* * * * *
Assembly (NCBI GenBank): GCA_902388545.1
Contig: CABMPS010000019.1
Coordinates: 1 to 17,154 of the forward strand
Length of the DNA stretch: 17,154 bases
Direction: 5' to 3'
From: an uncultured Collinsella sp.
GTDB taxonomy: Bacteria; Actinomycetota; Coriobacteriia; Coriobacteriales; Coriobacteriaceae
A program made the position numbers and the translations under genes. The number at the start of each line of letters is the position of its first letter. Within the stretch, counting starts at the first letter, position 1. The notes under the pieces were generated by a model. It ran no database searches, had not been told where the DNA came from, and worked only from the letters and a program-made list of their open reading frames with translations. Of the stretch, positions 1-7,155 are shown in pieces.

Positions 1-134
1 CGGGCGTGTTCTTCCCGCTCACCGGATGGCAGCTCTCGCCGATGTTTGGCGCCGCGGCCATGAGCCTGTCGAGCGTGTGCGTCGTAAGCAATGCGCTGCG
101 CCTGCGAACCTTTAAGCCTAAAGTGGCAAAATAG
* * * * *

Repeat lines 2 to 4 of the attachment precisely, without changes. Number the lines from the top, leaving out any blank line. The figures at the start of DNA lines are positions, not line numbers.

Contig: CABMPS010000019.1
Coordinates: 1 to 17,154 of the forward strand
Length of the DNA stretch: 17,154 bases